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Are Immigrants Bad For The Environment?

A controversial new initiative launched by a Swiss population control organization suggests that immigration – already blamed for the country’s crime, unemployment and even traffic – is also damaging for the environment.

A file photo of a Brussels rally in support of immigrant rights (Guy Leboutte)
A file photo of a Brussels rally in support of immigrant rights (Guy Leboutte)
Juliet Fall

Foreigners in Switzerland have already been identified as a primary cause of rising crime, increased housing costs, the growing rate of unemployment, and even urban traffic congestion. Now they are being held collectively responsible for the ecological crisis. Switzerland's Population and Ecology Association (ECOPOP) has just launched a federal referendum aimed at establishing a link between the environment and immigration. Intent on stabilizing the Swiss population, the association believes that limits on immigration can help reduce environmental degradation.

While environmental policies are increasingly thought of as global issues — most notably within the context of climate negotiations — the ECOPOP initiative considers environment to be a local matter for the State to handle, through both a comprehensive birth-control policy and tougher border controls. ECOPOP calls specifically for Switzerland to limit immigration, disclaim international treaties that impede such measures, and designate 10% of international cooperation funding to support family planning abroad.

The alliance between supporters of tougher immigration control and ecology has actually existed in Switzerland since the 1970s. Far-right political leaders such as Britain's Nick Griffin or France's Marine Le Pen are now doing the same. Le Pen stated on her website "that environmental feelings can be perfectly addressed without being a supporter of the complete opening of borders or of the right to vote for foreigners."

The blending of ecology and immigration exists outside of politics as well. One can recall the brutal debates that threatened to tear apart the Sierra Club, one of the oldest and most respected nature conservation organizations in the United States. In 2004, the organization was the target of a fruitless attempt to change its official position through massive recruitment of new members hailing from anti-immigration political movements. Some years later, the executive director Carl Pope called for its members to reject "the virus of hate."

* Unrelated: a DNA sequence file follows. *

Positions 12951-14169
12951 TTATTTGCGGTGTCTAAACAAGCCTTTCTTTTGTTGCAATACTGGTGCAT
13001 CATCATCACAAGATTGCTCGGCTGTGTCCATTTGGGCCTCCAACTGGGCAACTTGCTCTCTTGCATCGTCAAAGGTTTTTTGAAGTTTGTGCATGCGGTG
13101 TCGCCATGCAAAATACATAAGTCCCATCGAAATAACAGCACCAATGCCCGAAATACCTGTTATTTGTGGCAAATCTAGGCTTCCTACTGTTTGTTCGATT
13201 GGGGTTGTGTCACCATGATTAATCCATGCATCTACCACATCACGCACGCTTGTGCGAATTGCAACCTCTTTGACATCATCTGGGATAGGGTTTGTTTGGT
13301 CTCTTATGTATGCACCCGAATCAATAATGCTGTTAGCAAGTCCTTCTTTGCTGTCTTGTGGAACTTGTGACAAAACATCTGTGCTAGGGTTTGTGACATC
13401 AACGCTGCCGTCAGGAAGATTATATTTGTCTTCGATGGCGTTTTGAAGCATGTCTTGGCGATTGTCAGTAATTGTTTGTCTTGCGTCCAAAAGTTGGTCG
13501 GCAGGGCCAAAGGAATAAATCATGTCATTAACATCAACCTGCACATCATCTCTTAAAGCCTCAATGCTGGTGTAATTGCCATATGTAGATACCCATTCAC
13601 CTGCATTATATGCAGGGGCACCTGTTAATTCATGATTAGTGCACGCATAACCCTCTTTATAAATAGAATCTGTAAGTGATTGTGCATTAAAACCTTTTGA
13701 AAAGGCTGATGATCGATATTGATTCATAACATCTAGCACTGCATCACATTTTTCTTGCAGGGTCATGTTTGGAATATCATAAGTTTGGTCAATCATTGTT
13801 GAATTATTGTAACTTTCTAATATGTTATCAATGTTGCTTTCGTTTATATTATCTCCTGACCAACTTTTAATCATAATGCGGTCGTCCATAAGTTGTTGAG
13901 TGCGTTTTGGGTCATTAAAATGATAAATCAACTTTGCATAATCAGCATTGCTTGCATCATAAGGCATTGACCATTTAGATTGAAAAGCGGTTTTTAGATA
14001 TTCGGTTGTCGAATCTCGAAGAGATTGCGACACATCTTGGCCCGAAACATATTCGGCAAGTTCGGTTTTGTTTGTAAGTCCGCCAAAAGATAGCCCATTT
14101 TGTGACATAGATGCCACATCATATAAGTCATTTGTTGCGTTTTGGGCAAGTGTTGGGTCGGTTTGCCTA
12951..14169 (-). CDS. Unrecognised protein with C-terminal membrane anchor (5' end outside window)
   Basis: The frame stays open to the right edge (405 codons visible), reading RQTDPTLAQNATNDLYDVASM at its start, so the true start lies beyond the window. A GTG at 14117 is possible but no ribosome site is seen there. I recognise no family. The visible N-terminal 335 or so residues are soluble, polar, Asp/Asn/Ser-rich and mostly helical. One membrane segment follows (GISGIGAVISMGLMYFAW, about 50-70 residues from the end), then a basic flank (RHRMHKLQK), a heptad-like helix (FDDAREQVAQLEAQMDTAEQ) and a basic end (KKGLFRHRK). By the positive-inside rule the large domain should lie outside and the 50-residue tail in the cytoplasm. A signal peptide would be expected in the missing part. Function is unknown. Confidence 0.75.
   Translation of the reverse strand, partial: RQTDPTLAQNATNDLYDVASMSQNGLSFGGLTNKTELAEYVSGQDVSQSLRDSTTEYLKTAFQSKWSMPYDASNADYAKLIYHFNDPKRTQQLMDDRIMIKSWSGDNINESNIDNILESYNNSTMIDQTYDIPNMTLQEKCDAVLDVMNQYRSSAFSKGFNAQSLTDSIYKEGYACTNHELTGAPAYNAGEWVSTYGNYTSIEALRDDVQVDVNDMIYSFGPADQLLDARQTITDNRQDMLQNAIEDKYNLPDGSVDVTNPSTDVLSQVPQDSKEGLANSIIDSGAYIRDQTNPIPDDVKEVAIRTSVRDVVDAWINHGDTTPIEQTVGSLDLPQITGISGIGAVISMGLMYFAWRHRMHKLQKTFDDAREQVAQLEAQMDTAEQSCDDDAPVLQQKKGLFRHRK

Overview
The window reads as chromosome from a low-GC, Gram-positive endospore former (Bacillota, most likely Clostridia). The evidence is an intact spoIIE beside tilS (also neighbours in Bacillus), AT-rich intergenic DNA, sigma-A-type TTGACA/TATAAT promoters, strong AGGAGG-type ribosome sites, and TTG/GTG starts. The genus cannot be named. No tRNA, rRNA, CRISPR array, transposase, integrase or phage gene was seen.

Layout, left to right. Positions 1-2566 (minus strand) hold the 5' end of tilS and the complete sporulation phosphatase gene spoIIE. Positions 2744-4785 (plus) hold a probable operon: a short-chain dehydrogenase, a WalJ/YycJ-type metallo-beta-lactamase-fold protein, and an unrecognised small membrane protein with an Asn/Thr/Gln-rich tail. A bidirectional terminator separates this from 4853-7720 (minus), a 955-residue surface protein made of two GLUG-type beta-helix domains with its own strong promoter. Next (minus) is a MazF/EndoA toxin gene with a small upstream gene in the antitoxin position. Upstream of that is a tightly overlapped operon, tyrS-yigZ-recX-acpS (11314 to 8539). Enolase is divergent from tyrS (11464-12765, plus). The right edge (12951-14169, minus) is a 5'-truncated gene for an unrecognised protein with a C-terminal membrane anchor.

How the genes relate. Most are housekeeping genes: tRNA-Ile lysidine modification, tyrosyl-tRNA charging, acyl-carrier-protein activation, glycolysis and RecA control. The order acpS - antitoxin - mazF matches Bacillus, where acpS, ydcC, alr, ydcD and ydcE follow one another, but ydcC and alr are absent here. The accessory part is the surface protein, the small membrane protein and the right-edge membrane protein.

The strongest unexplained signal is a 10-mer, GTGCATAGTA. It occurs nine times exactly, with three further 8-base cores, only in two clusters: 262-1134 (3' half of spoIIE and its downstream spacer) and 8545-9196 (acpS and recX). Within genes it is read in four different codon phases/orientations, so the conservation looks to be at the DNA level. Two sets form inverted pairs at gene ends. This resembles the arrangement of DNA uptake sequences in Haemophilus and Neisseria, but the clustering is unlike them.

Both the Swiss initiative and the American case raise the issue of how easily biological and political terminology can be blurred. Conversations about infections, viruses or saturated ecosystems are often framed in language that blends biology with social phenomena. When appropriated by political actors, terms like "invasion" and "infection" can be devilishly effective in mobilizing public opinion. It can work the other way around as well. The natural sciences often use terms loaded with political connotations. Biologists, for example, talk about "biological invasions' or "foreign species pollution."

When researchers characterize a plant or animal as "invasive," they are thinking within the framework of a disciplinary paradigm, that of ecology for example. They are engaging in a metaphorical discussion of otherness. Nevertheless, the language resonates – whether intentionally or not, it reinforces the otherness of that which is foreign. Aware of the linguist pitfalls, some biologists have turned to less emotional, less loaded terms such as neophyte (new plant) and neozoaire (new animal).

The example of "foreign" species is not insignificant. There is an eerie similarity between the Swiss blacklist of invasive animal and plant species — drafted by Switzerland as a signatory to the Convention on Biological Diversity — and the unofficial blacklist of countries whose nationals are automatically denied long-term visas by the Federal Office of Immigration.

The affinity between social metaphors and distrust in that which is foreign plays a role on the level of fear and insecurity. Nostalgia for a lost original purity concerns both humans and non-humans, and plays on the ability of language to transport the meaning beyond the original intention. We must avoid the risks of blurring the line between immigration and the environment. It is worth recalling that in the darkest periods of European history, the classifying of people as "burdensome," "foreign bodies' or a "threat to society" risked leading to their eventual extermination.

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photo - Guy Leboutte

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How Gen Z Is Breaking Europe's Eternal Alcohol Habit

Young people across Europe are drinking less, which is driving a boom in non-alcoholic alternatives, and the emergence of new, more complex markets.

photo of a beer half full on a bar

German beer, half-full?

Katarzyna Skiba

Updated Dec. 6, 2023 at 10:00 a.m.

PARIS — From Irish whisky to French wine to German beer, Europe has long been known for alcohol consumption. Of the top 10 countries for drinking, nine are in the European Union, according to the World Health Organization.

✉️ You can receive our Bon Vivant selection of fresh reads on international culture, food & travel directly in your inbox. Subscribe here.

But that may be starting to change, especially among Gen Z Europeans, who are increasingly drinking less or opting out entirely, out of concern for their health or problematic alcohol use. A recent French study found the proportion of 17-year-olds who have never consumed alcohol has multiplied, from less than 5% to nearly 20% over the past two decades.

The alcohol-free trend is propping up new markets for low- or zero-alcoholic beverages, including in one of Europe’s beer capitals: Germany.

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